Monday, March 7, 2011

Arizona Identifies 14,000 Acres for Renewable Energy Project

A draft plan on the solar potential of federal land identifies three Arizona sites encompassing nearly 14,000 acres as highly suitable for energy development.

The plan, which covers six western states, is designed to ensure that renewable energy is developed in a smart and efficient way, said Eddie Arreola, supervisory renewable energy project manager for the Bureau of Land Management in Arizona.

“The whole intent of the plan is to develop strategies to promote solar energy development in the state,” Arreola said. “We also want to find the best way to manage that renewable energy responsibly.”

The three proposed Solar Energy Zones are located on BLM land in western Arizona. One is roughly 25 miles southwest of Buckeye, another around 25 miles northwest of Wickenburg and another along U.S. 60 about 10 miles west of Vicksburg.

Those zones were deemed most suitable when considering all possible drawbacks, including wildlife habitat, water usage, air quality, soil quality and tribal concerns, said Lane Cowger, a BLM renewable energy project manager in Arizona.

“There are so many different resources that needed to be addressed,” Cowger said. “Water in particular was a very serious concern.”

The plan, called a Programmatic Environmental Impact Statement, is the subject of public meetings in Arizona this week, one in Phoenix on Tuesday and another in Tucson on Wednesday.

The BLM spent two years conducting a general evaluation of 4 million acres in Arizona that were deemed to be suitable for solar development. Its recommendations include suggested solar technologies considered appropriate for each site.

“Certain sites are not suitable to concentrated solar power technology which requires more available water, while they are still open to photovoltaic panels which don’t require as much water,” Cowger said.

Cowger said the BLM would continue looking for more Arizona land that may be appropriate for solar development.

The Arizona Corporation Commission has required utilities it regulates to get 15 percent of their electricity from renewable sources by 2025.

Professor Martin Pasqualetti of Arizona State University’s School of Geographical Sciences and Urban Planning said the three Solar Energy Zones represent only a beginning to a statewide commitment to clean energy.

“This is a very small amount of land, perhaps too small,” Pasqualetti said. “If we want to move toward a solar future, and we’ve found that Arizona is one of the best solar resources, how do we expect to get there when so much land is off limits?”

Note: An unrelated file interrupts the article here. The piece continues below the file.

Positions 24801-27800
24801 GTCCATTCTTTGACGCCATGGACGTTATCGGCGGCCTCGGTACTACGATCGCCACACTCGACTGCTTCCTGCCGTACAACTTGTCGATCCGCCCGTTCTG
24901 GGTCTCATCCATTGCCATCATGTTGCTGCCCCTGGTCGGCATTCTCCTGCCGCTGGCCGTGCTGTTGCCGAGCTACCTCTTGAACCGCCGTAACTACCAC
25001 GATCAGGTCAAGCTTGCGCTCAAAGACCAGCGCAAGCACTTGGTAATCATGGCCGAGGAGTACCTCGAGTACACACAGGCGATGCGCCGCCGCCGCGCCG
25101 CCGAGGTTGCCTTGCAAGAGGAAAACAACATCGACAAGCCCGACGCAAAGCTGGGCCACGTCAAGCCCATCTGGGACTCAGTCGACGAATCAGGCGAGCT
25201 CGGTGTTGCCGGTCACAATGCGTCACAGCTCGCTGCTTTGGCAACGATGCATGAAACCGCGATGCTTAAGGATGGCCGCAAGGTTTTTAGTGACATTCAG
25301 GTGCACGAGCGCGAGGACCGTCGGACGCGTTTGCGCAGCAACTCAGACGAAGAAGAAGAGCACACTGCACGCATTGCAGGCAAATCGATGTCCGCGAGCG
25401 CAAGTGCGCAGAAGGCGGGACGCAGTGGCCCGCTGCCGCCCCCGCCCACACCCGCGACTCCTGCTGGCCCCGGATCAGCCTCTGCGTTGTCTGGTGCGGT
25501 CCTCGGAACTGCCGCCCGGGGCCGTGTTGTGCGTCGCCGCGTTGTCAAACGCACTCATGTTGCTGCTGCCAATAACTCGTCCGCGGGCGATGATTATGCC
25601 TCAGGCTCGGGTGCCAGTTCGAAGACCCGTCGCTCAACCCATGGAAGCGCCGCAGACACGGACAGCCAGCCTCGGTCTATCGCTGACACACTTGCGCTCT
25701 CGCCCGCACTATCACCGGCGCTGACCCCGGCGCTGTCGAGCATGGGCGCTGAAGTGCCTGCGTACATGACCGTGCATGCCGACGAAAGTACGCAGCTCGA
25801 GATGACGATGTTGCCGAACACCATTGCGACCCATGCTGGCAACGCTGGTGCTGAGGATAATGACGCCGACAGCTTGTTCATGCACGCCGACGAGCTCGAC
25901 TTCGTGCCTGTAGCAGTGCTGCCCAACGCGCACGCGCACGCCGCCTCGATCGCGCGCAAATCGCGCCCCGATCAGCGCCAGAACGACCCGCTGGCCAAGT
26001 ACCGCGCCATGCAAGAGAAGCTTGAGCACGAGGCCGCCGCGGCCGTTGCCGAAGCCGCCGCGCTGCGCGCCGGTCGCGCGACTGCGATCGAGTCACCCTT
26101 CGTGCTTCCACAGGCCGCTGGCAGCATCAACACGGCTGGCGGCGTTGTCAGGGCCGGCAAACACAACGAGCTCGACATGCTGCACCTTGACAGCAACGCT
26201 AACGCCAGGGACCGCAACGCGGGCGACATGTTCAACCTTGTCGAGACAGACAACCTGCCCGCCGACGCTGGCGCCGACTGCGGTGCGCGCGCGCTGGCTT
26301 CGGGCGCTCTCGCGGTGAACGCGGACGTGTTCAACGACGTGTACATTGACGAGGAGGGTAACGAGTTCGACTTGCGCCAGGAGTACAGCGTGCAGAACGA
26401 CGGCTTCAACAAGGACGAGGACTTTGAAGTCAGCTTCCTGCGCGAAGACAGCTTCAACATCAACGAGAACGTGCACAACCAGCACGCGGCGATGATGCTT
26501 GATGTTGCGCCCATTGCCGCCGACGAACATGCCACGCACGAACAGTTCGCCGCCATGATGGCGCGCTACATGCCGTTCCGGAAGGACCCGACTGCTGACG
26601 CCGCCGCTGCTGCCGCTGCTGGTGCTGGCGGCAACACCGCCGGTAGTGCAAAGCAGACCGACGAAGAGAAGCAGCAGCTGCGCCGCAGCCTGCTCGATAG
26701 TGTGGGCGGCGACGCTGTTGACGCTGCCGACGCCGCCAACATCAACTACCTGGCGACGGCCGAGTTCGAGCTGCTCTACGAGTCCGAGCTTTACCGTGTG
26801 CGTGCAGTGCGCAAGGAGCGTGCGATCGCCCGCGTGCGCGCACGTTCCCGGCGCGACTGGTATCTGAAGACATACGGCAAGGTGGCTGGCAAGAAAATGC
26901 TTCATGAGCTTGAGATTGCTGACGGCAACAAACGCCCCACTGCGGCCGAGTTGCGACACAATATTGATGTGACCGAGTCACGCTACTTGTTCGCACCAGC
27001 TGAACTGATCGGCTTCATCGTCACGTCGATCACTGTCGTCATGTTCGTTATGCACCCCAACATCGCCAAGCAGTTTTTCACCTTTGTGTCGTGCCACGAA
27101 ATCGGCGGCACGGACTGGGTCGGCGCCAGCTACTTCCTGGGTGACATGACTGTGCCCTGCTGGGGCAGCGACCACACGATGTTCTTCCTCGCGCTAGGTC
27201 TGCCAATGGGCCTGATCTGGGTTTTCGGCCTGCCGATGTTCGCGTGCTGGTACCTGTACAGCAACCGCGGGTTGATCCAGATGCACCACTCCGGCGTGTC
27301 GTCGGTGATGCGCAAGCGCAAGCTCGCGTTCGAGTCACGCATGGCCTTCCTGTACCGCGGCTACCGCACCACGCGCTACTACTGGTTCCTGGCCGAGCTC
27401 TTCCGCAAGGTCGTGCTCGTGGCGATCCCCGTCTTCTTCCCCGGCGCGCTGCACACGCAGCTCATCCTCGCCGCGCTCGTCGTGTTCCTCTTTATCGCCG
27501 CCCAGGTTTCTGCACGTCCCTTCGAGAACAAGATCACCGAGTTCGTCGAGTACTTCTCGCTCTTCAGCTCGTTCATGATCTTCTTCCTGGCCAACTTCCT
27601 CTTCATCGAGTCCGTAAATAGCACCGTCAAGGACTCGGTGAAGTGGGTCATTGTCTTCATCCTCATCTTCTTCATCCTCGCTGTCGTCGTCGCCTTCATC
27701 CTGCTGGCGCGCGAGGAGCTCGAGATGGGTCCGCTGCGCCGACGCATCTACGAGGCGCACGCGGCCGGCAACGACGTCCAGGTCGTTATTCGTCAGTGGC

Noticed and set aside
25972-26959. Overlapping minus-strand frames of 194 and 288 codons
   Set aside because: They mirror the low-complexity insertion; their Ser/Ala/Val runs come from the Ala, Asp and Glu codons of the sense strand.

Sandy Bahr, director of the Sierra Club’s Grand Canyon Chapter, agreed with the three site recommendations as well as the process that led to them.

“We are all for renewable energy, but it needs to be appropriately sited,” Bahr said. “We’re happy that the Bureau of Land Management is looking at a better way to approach solar projects by looking to identify areas up front.”

Bahr noted that the site southwest of Buckeye could habitat used by the endangered Sonoran Desert bald eagle and southwestern willow flycatcher, but she said any conflicts could be resolved during the application process.

“There are small things that will need to be adjusted,” Bahr said. “In some of the Solar Energy Zones there are some species that are affected, but those things would be worked out and adjustments can be made later.”

The BLM’s Cowger said that doing the site assessments would expedite the application process by allowing energy developers to apply for projects without guesswork or having to conduct vast amounts of research.

“Developers will still have to come and apply, but we’re making some of the easy calls,” he said.

SOURCE: http://www.eastvalleytribune.com/arizona/article_49773442-43c1-11e0-9032-001cc4c03286.html

1 comment:

Jeffrey said...

Maureen:

Thanks for the update.

As Americans we own a vast majority of the land, particularly in the western US. The BLM and it's sub-agencies administer to most of those holdings.

Use of public lands that are otherwise of limited use to humans (and by extension, less appealing to other flora/fauna) does make for a higher probability of a smaller ecological footprint. Other than as parks and recreation areas, it's hard to imagine a better human use of such space.

Solar and wind are infinitely less intrusive than so many other forms of energy production. HCPV and PV solar can be as or more modular/mobile than almost any other form of clean energy production which allows for it's financially feasible removal / updating / re-location should its land use prove to be in anyway harmful or less desirable.

Jeff